‘[It] doubly hit me, because me and my two [children] were stuck in for 23 weeks. We couldn’t go out, [..] we couldn’t see anybody, couldn’t do anything, couldn’t do shopping. And having that person who’s your cheerleader, and who just absolutely is in your corner, [but who] can’t speak to you for more than five minutes, is absolutely soul destroying. […] I went 117 days without seeing him…’ (Partner of man in prison)

Service providers told us that the specific issues of family contact during lockdown were, in many cases, compounded by other problems generated by the pandemic such as financial insecurity, digital exclusion and access to support services. Children and young people were hit particularly hard by reduced contact with a parent in prison. Staff running support groups with these young people explained the move to online support by Zoom had meant the loss of a safe space away from home where they could discuss their feelings, and had caused many young people to disengage completely.

However, there were also some positive messages, including the creation of new and innovative creative projects with those young people who continued to engage with the digital alternative service. Staff also highlighted the possibilities to engage with families in more remote parts of Scotland, who would otherwise have been excluded. It is clear that staff and volunteers have worked hard and creatively to provide this support, which resonates with our wider findings about the third sector’s crucial role in mitigating pandemic impacts on marginalised groups (see for example Positives of lockdown for service providers).

‘Dangling the carrot’: the wait for information

In this context it is understandable that the introduction of mobile phones and video visits, both announced in April, gave hope to many struggling with the lack of contact. But as the weeks and months went by, anger and frustration set in. For context, Northern Ireland’s virtual prison visits began in April, but Scotland’s began in June). Despite the official SPS helpline for families, the overwhelming sense from those we spoke to was that information had been inadequate. They felt the official communication had been ‘diabolical’, that they hadn’t been able to find needed information, that there were no announcements, that rumours had confused them, that even instructions about how to access digital visits had been wrong.

There was a real sense of how much effort it had taken to discover needed information. People told us they had spent these months ‘badgering’, ‘constantly emailing’, ‘digging deep’ into the official policy documents, doing ‘lots of research’, contacting prison governors, MP’s, MSP’s, and being on Twitter and Facebook every day trying to find things out. Those we spoke to understood that there were legal and practical barriers to the introduction of these new facilities. But it was the delays and the lack of clear information that caused the most frustration, as more than one person described it: ‘dangling a carrot, but not quite within your reach’.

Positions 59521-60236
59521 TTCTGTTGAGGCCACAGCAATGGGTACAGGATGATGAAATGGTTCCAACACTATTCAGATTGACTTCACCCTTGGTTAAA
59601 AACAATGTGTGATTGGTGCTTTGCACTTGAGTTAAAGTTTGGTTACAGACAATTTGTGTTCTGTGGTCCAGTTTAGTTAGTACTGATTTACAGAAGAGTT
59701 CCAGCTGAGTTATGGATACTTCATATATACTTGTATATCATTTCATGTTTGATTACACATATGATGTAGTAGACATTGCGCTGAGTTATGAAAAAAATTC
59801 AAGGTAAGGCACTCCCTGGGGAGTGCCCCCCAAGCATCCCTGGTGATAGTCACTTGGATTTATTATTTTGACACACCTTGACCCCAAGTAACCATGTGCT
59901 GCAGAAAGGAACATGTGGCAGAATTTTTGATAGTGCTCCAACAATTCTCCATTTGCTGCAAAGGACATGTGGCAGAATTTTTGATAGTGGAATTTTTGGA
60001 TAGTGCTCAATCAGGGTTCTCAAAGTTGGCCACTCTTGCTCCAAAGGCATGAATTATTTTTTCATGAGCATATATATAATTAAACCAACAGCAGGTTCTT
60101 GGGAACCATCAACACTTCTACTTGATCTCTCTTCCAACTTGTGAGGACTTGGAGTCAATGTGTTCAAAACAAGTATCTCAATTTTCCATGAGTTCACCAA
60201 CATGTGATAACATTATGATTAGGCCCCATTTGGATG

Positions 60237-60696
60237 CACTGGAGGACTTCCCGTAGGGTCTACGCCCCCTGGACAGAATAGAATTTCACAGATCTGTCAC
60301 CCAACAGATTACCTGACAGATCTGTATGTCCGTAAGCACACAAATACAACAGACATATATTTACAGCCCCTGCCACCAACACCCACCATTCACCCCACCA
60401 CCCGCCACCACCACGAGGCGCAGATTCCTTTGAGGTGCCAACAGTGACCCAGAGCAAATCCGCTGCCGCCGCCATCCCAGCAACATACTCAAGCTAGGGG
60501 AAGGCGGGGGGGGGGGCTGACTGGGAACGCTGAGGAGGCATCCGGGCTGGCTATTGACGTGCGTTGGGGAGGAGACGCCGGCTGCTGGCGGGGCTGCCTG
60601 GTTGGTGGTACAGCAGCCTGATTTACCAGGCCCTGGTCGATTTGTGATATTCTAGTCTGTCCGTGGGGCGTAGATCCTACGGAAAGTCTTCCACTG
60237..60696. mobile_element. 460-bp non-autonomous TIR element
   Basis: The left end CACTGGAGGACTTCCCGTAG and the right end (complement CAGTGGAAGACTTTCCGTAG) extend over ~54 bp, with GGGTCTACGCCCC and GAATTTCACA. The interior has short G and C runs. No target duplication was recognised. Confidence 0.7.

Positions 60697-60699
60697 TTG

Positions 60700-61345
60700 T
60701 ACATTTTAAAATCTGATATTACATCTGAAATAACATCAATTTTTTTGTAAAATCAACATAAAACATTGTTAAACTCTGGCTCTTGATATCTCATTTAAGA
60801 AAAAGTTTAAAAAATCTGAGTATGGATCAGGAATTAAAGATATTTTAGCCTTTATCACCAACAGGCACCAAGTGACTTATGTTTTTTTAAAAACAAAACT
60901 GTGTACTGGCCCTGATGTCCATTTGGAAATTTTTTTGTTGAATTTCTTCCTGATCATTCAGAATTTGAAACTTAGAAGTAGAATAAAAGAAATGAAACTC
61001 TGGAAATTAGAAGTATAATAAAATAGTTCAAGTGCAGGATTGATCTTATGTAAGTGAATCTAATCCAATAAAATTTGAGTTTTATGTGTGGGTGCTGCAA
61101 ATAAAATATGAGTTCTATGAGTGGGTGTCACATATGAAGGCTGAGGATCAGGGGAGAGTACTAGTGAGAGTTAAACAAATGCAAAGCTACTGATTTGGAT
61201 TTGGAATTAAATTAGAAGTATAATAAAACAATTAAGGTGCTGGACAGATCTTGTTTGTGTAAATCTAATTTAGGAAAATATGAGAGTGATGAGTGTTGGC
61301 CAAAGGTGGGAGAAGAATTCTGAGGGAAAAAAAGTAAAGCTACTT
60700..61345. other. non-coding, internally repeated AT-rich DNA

New rules, new dilemmas

Those who accessed virtual visits described their relief at finally seeing their loved one’s face again after several months’ wait. For those who struggle to attend in-person visits, due to lockdown or other reasons it was particularly helpful. As one service provider noted in a response to our survey of organisations:

The introduction of mobile phones and (especially) video visits is something we have fought for for years, and these are finally in place. (Service provider supporting criminal justice involved people)

As noted above, service providers identified digital exclusion as a particular issue and have provided equipment and practical support to facilitate virtual visits. But there were other difficulties too, including restricted time slots and technical problems. One person explained that the time slots, coinciding with school and nursery hours, excluded the possibility of her young child enjoying a virtual visit with her father. Others said that background noise had disrupted their conversation or that the arrangements didn’t feel private enough.

In August limited in-person visits resumed without any physical contact allowed (although children under 12 were exempt). Almost six months on from the beginning of lockdown, the resumed visits were hugely welcomed, but the new rules brought some new dilemmas. One mother told us she couldn’t take both her children because visitors are restricted to two at a time. It would be tricky enough to organise childcare, she explained, but she also wondered about the emotional impact on the child left at home.

At this point in an unfolding pandemic, missing a hug, struggling with technology or to speak through a mask are familiar experiences for most people. But these barriers to communication are particularly keenly felt by those attending actual or virtual visiting rooms, who bring with them so many worries about how their loved one is coping with life inside.


People who have a loved one in prison have been hit particularly hard by the lockdown restrictions. Although a diverse group, they are more likely to be affected by issues such as economic insecurity, particularly for families who have one parent in prison. Digital exclusion also disproportionately affects this group, complicating the good news of the virtual visits. What’s common to everybody affected by prison is that they are reliant on the prison and other agencies to facilitate contact with their loved one. In this aspect, the dominant sense was that they had been let down. When we asked people what they would like to ask the Scottish Government, a mother whose son was in prison said simply:

Why have we been forgotten? Why have we been so let down? That’s how we feel, let down. We have committed no crime. So why have we been let down and forgotten? That would be my question. (Mother with son in prison)

Betsy Barkas is a Research Assistant in the Criminal Justice stream of the study and is researching deaths in custody for a PhD based at the University of Glasgow and Scottish Centre for Crime and Justice Research.